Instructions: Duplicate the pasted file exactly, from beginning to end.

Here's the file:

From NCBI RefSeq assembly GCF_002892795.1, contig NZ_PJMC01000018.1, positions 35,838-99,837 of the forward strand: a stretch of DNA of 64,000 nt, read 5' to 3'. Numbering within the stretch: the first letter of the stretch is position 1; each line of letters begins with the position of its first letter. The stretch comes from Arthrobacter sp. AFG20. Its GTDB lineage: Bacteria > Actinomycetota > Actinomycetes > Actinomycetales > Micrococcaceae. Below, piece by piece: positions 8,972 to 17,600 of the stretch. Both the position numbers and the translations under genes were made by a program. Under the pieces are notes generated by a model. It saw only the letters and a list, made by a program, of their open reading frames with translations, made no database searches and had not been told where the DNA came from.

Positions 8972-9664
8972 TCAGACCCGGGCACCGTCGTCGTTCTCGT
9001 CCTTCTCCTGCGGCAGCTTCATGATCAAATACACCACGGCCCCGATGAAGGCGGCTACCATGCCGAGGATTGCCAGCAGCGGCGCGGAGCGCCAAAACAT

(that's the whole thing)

From NCBI RefSeq assembly GCF_002892795.1, contig NZ_PJMC01000018.1, positions 35,838-99,837 of the forward strand: a stretch of DNA of 64,000 nt, read 5' to 3'. Numbering within the stretch: the first letter of the stretch is position 1; each line of letters begins with the position of its first letter. The stretch comes from Arthrobacter sp. AFG20. Its GTDB lineage: Bacteria > Actinomycetota > Actinomycetes > Actinomycetales > Micrococcaceae. Below, piece by piece: positions 8,972 to 17,600 of the stretch. Both the position numbers and the translations under genes were made by a program. Under the pieces are notes generated by a model. It saw only the letters and a list, made by a program, of their open reading frames with translations, made no database searches and had not been told where the DNA came from.

Positions 8972-9664
8972 TCAGACCCGGGCACCGTCGTCGTTCTCGT
9001 CCTTCTCCTGCGGCAGCTTCATGATCAAATACACCACGGCCCCGATGAAGGCGGCTACCATGCCGAGGATTGCCAGCAGCGGCGCGGAGCGCCAAAACAT